I have written as I rode

Adam Smyth: ‘Brief Lives’, 8 October 2015

‘Brief Lives’ with ‘An Apparatus for the Lives of Our English Mathematical Writers’ 
by John Aubrey, edited by Kate Bennett.
Oxford, 1968 pp., £250, March 2015, 978 0 19 968953 8
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John Aubrey: My Own Life 
by Ruth Scurr.
Chatto, 518 pp., £25, March 2015, 978 0 7011 7907 6
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... William Pitt the Younger’s voice. Or at least that’s how the story goes. New versions of this cross-generational vaulting circulate now and then: a man who saw Abraham Lincoln being shot in 1865 was on a TV show in 1956; a retired friend in Canada recalls her now deceased Hungarian friend Dorothy telling her that her mother had been walking in the park at ...

The Devilish God

David Wheatley: T.S. Eliot, 1 November 2001

Words Alone: The Poet T.S. Eliot 
by Denis Donoghue.
Yale, 326 pp., £17.95, January 2001, 0 300 08329 7
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Adam’s Curse: Reflections on Religion and Literature 
by Denis Donoghue.
Notre Dame, 178 pp., £21.50, May 2001, 0 268 02009 4
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... we can only speculate as to what continues to hold up publication of the second. Partisans of Anthony Julius’s 1995 study, T.S. Eliot, Anti-Semitism and Literary Form, will have reached their own conclusions. The anti-semitic charge was squatting awkwardly on Eliot’s reputation long before Julius’s book, but old habits of deference died hard, even ...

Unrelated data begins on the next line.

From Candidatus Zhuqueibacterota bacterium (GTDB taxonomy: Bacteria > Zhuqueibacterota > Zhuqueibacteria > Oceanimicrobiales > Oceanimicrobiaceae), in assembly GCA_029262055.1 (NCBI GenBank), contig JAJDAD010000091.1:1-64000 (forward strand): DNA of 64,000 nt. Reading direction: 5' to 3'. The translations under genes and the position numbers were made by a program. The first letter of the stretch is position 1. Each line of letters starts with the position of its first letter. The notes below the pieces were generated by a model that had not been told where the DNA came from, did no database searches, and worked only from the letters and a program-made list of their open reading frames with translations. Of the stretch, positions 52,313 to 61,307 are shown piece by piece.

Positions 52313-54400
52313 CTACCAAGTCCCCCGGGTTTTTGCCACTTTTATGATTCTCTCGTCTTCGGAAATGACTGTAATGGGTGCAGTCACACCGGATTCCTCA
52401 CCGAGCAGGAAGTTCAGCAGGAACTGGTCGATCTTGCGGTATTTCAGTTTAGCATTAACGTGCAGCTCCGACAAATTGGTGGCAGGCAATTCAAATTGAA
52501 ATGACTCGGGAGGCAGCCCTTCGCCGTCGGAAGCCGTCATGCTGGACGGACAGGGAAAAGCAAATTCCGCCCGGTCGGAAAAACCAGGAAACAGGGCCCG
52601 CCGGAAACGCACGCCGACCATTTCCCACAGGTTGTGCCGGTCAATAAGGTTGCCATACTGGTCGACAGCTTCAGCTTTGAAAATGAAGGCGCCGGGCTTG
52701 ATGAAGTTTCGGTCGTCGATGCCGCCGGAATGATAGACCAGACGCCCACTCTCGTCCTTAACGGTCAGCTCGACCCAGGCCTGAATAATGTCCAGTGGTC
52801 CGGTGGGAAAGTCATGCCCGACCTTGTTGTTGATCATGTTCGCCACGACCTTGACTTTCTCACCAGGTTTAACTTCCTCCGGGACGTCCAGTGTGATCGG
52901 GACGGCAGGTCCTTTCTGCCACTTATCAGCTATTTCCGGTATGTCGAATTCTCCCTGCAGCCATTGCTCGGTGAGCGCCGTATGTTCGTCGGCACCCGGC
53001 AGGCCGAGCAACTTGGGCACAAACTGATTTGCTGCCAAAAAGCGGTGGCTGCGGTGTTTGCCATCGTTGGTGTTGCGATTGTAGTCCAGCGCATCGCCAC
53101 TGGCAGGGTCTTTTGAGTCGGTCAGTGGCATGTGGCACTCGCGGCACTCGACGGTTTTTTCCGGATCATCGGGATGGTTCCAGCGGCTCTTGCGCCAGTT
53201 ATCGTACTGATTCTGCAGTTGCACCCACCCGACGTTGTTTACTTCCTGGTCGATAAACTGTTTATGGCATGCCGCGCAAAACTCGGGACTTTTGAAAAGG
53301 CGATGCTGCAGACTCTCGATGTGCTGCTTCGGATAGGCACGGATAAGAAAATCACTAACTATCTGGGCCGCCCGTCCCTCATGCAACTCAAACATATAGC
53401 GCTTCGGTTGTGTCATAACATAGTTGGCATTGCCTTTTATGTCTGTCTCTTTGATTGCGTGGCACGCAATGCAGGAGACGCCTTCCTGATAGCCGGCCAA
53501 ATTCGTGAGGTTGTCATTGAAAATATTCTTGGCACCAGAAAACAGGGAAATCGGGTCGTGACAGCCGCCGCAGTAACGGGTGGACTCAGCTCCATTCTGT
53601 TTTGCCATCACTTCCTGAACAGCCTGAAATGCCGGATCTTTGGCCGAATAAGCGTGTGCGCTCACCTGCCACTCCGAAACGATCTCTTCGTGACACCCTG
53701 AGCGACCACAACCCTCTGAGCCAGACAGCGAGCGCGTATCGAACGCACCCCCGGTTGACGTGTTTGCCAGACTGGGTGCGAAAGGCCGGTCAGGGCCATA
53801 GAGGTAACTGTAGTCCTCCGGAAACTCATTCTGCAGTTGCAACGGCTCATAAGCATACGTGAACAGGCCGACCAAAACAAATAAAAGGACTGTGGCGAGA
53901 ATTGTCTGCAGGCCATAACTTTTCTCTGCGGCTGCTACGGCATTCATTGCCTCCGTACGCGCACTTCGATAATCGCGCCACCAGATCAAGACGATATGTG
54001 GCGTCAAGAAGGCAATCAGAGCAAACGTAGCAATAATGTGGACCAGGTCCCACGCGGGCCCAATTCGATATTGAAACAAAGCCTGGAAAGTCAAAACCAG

Chianti in Khartoum

Nick Laird: Louis MacNeice, 3 March 2011

Letters of Louis MacNeice 
edited by Jonathan Allison.
Faber, 768 pp., £35, May 2010, 978 0 571 22441 8
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... Old Foss after Mr Lear’s famous cat. The other two might perhaps be called Barocco and Rokoko (Anthony read a paper on these last night). But cats have little interest in architecture, so perhaps Rodillardus and Chat Botté would be more appropriate – though French is so difficult to pronounce. Other charming names that occur to me are ...


Melanie McFadyean: In the Wrong Crowd, 25 September 2014

... tried to calm the situation; Henry and Ferguson turned up too. Henry told the prosecution under cross-examination that he thought Grant-Murray, who had been stabbed a few weeks before in Henry’s company, was in danger. ‘My natural instinct was to help him,’ he said. The prosecution case was that Henry had a knife in his shoulder bag. But there was no ...

He blinks and night is day

Adam Mars-Jones: ‘Light Perpetual’, 17 June 2021

Light Perpetual 
by Francis Spufford.
Faber, 336 pp., £16.99, February, 978 0 571 33648 7
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... London. The place and time correspond with a particularly terrible missile strike on New Cross on 25 November 1944. The novel is a sort of counter-history, imagining that five of the children killed on that day escaped unharmed, and charting the lives that they might have gone on to lead. Although Spufford makes clear in his acknowledgments that the ...